Funding support & lower energy costs support cleaner water outcome
Air Diffusion Systems fine bubble diffusion has had a transformative effect on the treatment at Annawan, Illinois, Wastewater Lagoon System. With 90% of system funding coming from the Illinois EPA, Annawan has been able to provide improved water quality to the rural community at a fraction of the electrical cost to operate the aeration system.
Incorporated in 1853, the Village of Annawan, Illinois, in Henry County likely gets its name from a Native American chief. A channel developed at the turn of the 20th century in a nearby river turned the area into productive farmland and made way for the development of Annawan’s commercial areas.
The original wastewater treatment plant (WWTP) was permitted and constructed in 1980, which was during an era of population growth and industrial expansion for Annawan. This system utilized static tubes and coarse bubble aeration for wastewater treatment. As time progressed, village managers realized the system they designed was oversized, and the technologies used had become outdated.
The original lagoon plans were designed to treat a flow of 165,000 gallons per day, more than double the approximately 80,000 gallons that the village presently sends to the system each day. Because it was designed in anticipation of a much higher population growth rate and subsequent flow rates than the town experienced, the old lagoon system was no longer treating the wastewater efficiently.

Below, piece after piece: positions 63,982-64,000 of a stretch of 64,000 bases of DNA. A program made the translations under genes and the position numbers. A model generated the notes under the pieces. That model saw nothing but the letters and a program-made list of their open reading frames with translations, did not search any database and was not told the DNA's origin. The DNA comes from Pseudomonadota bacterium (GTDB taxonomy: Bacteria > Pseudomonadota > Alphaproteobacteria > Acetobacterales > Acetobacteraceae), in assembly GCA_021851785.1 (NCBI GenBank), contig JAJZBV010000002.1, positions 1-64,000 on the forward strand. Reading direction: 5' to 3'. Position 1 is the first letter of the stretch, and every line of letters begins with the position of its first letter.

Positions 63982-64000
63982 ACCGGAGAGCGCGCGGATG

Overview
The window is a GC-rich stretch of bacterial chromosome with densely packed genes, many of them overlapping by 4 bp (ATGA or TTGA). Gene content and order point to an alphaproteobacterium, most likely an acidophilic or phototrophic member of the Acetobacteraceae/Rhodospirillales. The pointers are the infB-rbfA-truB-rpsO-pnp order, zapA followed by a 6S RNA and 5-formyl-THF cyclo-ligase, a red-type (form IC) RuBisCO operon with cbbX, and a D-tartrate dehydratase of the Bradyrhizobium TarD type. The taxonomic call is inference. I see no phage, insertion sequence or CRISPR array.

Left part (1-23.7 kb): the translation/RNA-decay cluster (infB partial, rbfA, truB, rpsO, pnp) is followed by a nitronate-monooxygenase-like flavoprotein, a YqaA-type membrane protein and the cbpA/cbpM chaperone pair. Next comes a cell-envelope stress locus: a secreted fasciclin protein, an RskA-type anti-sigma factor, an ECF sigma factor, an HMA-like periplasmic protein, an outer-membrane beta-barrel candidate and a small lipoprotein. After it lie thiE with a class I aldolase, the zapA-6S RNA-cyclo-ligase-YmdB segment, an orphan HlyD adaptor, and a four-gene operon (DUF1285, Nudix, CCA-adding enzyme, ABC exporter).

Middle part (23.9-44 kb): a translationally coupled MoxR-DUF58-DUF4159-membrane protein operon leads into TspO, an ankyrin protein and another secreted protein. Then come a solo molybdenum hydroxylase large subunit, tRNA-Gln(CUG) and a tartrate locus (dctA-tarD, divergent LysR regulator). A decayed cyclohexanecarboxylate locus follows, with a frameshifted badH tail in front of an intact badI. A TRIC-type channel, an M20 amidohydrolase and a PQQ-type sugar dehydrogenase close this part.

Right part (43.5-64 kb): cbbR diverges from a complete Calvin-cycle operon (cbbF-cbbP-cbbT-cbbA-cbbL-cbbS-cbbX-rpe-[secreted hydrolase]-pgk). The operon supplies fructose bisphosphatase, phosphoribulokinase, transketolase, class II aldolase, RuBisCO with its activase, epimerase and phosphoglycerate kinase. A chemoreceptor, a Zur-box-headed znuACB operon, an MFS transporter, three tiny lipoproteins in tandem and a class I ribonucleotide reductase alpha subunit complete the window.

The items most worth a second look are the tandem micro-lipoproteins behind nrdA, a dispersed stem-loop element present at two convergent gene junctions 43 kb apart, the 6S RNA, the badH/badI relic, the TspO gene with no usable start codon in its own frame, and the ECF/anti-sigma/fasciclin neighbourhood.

The system managers and surrounding community had concerns regarding the high energy costs, total suspended solids discharge limits and sludge accumulation within the lagoon system, prompting Annawan to look for opportunities to improve the lagoon treatment.
Smart Energy Award
In 2018, the Village of Annawan operator, Mark Crosby, contacted the Smart Energy Design Assistance Center (SEDAC), an organization that provides cost-free energy evaluations to wastewater treatment plants in Illinois for an assessment to identify improvement opportunities for the village’s lagoon system.
SEDAC recommended “fine bubble aeration with blower controls, and downsizing blowers.” This recommendation led the village to Air Diffusion Systems (ADS) for its wastewater treatment. Using these recommendations, village management applied for funding from the Illinois EPA (ILEPA) Wastewater Treatment Plant Energy Assessment Program, designed to fund energy-efficient projects at public-owned WWTPs. The ILEPA Office of Energy has partnered with the Illinois Sustainable Technology Center (ISTC) and SEDAC to provide funding solutions for improved wastewater treatment at a reduced cost to local municipalities. Due to the power savings associated with ADS technologies, there are many comparable federal and state funding opportunities for most ADS installations.
The village of Annawan was awarded funding for 90% of the total project costs for its wastewater treatment facility upgrade, equal to $130,821. Additionally, Annawan will continue to obtain approximately 101,000 kWh annual power savings along with associated cost savings (estimated $9,600 per year) by replacing the two 30-hp blowers used by the coarse bubble aeration system. These were replaced with two 15-hp blower packages with variable frequency drives (VFD). This new aeration system will operate at an estimated brake horsepower (BHP) of 10, creating ongoing annual power savings for the community.
ADS engineers designed the aeration solution to address specific treatment concerns at Annawan WWTP. Annawan’s treatment solution uses 26 stainless steel “LTC” diffuser disk modules installed into two of the system’s three lagoons. The third lagoon is quiescent to settle solids prior to discharge. It also has a floating cover of Rhombo poly-tiles. This cover blocks sunlight, which prevents the photosynthetic growth of green water, and provides thermal retention to the water.